Here you will find stunning bays that hug the sparkling crystal-clear waters of the Mediterranean, topographical cliffs that rise from the gentle sea, and beautiful sandy beaches open up the landscape. An untouched countryside dotted with villages, majestic churches,and farmsteads is also a draw for visitors. Perhaps the most impressive church is that of Church of St. John the Baptist in the village of Xewkija, while for a more of a natural spectacle head to the Dwerja and the famous Inland Sea.
Ġgantija – the oldest freestanding structure in the world is another highlight. Guides will never tire of telling travellers, especially British travellers, that the site predates Stonehenge by several hundred years.
Saving perhaps the best till last, the capital of Malta, Valletta, has a host of attractions for the visitor. More than 110,000 people attended an opening party when the city took its place as the European Capital of Culture in January. The cultural programme continues throughout the year with festivals, exhibitions and events – but you might have to look for it as the city seems to be keeping a lower profile with the event than some former hosts.
Valletta is often described as a city built by gentlemen for gentlemen – however, this is not the case. While it might look beautiful today, it belies its military history. The streets are straight to allow a better shot at invading armies, while there are barracks, artillery placings, and hospitals aplenty – this is a city design to kill invaders.
Today, however, the wall around the edge is a place where movies are shot, rather than people. The beautifully restored Valletta Waterfront is in itself of great historical value and heritage, dating back more than 250 years. Nowadays, apart from serving as a port for Malta’s lucrative cruise business, the area is also has a concentration of upmarket bars, retail outlets and restaurants after a recent thorough restoration process.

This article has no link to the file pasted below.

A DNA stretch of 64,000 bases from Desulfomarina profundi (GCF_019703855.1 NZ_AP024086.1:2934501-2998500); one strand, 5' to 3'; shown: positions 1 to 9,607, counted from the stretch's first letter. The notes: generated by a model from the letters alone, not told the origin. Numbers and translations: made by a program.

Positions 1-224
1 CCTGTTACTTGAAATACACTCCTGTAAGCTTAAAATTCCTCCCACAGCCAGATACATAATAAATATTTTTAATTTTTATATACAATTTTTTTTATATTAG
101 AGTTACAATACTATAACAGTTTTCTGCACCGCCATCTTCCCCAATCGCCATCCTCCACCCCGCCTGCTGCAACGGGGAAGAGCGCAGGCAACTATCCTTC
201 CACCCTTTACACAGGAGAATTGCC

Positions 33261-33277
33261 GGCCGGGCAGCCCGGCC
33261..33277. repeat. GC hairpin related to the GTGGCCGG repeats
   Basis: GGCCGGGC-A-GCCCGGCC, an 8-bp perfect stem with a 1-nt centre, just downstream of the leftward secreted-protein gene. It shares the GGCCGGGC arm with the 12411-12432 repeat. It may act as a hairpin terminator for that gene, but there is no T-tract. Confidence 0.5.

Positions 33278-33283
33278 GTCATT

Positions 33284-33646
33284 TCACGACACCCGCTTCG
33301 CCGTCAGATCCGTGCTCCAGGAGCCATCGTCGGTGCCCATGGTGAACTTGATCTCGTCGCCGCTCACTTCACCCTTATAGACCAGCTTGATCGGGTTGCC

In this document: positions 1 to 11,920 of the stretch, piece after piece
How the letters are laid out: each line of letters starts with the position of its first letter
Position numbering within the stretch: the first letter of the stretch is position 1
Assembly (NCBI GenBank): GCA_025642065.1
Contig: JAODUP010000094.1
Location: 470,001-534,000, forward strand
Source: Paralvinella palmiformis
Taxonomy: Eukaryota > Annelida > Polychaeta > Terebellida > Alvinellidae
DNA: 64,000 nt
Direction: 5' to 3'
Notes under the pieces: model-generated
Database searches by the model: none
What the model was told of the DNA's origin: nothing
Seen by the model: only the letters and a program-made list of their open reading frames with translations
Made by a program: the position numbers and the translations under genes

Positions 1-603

Of course, no visit would be complete without a visit to St John’s Co-Cathedral. The jaw dropping interior elaborately adorned by Mattia Preti is widely considered to be the best example of baroque style anywhere in Europe. The magnificent Cathedral is also home to the only signed work and largest painting by Caravaggio.
Those with a little more time might also like to take a Dghajsa trip across the harbour to The Three Cities. A typical Maltese gondola shaped boat, they are used extensively at the Grand Harbour to ferry sailors and seamen ashore. On the other side, the Three Cities is a collective description of the three fortified cities of Birgu, Senglea and Cospicua. The oldest of the three is Birgu, which has existed since the Middle Ages.
Malta is an archipelago in the central Mediterranean. Comprising three main islands – Malta, Comino and Gozo – Malta is known for its history, culture and temples dating back over 7,000 years. In addition to its fortresses, megalithic temples and burial chambers, Malta is blessed with nearly 3,000 hours of sunshine every year. The archipelago is famous for its diving, which attracts aficionados from around the world, while the nightlife and music festival scene attract a younger demographic of traveller.
Malta is a short three and a quarter hour flight from the UK, with daily departures from all major airports across the country.
Find out more on the official website.